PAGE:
So, after almost a week, how has it gone? I expected the less noise part of this endeavor – that was the goal. I also expected that it would be an adjustment, and I knew it would be hard. It’s a habit I am consciously trying to break, after all. I did not expect just now INTENSE the craving would be. Trying to force yourself to go without social media for a significant amount of time will make you realize that it *IS* an addiction – and what’s even more interesting, is that I never owned a smartphone until I was 29, and a friend bought one for me. These changes in my brain have taken place after only 3 short years. Now my phone is a fantastic tool, and honestly really DOES help me stay far more organized than I was before. I do value that, and it does help my life, it does help me be productive. But it can also be a distraction, not just from the Gods and sacred things but also from mindfulness of the precious moments as we are living them.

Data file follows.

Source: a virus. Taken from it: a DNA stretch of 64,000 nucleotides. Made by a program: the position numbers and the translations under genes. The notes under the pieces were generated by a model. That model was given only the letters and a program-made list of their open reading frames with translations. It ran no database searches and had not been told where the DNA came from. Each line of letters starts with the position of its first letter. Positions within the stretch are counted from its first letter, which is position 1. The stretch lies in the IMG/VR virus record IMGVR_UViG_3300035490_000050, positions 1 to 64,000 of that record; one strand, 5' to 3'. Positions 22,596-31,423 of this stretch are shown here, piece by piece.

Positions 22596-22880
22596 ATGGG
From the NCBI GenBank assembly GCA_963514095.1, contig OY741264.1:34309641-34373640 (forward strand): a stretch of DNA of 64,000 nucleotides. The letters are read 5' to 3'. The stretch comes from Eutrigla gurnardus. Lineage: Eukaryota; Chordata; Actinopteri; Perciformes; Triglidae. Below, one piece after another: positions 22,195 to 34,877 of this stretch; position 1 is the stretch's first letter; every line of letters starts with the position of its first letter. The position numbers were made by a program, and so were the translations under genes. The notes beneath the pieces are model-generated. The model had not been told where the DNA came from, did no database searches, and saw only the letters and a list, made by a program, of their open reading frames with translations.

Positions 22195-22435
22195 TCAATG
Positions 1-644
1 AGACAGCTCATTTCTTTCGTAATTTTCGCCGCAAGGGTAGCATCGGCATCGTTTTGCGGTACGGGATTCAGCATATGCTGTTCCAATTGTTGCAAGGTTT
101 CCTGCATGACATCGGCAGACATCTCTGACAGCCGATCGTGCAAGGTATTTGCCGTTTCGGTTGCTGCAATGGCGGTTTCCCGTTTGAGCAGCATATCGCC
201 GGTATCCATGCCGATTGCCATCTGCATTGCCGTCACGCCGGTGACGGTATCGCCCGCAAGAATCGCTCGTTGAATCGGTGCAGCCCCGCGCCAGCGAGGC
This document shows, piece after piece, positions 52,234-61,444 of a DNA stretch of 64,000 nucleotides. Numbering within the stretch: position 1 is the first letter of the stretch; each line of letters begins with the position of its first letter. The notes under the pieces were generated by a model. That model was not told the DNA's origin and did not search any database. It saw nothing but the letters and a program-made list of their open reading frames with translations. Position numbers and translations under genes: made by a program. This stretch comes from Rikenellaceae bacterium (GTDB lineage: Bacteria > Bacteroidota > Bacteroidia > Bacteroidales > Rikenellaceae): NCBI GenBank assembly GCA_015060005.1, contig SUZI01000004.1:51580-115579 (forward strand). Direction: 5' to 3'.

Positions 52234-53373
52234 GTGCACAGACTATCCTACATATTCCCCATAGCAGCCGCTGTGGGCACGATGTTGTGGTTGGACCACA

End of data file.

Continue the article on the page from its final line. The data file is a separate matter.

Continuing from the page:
Sometimes I log into Facebook without thinking, out of habit, and have to force myself to log out. When there are small moments of nothing in my day to fill, when I would normally be scrolling, I have to find something else to do. When I need a break from too much peopleing at work (an empath in retail during holiday season is so much fun!!! *Sarcasm*), and I have to hide in the bathroom for 5 minutes or so, I have been meditating (with or without one of the stones I carry in my pockets) instead of scrolling. It made me realize that although I often crave (there is no other appropriate word for it than ‘crave’) the dopamine hit of “logging in” and scrolling feeds and seeing what is going on in the world, I am often more stressed out by it than anything else. I already avoid most news sources because my desire to be well-informed is at odds with wanting to stay sane. But stuff still filters through, of course, in the things that friends post that then shows up on my feed, or even certain political ads that play between YouTube videos. I have several friends who post articles about animal abuse, and while that’s important, seeing what some sicko did to an innocent dog or cat can ruin my whole day, especially if there are pictures. That’s the normal stuff. This time of year, seeing all the Christmas family togetherness stuff is difficult. My birth family was extremely abusive and I have very bad memories attached to the day of Christmas itself, although I have a found family of friends that I have chosen that make it more bearable.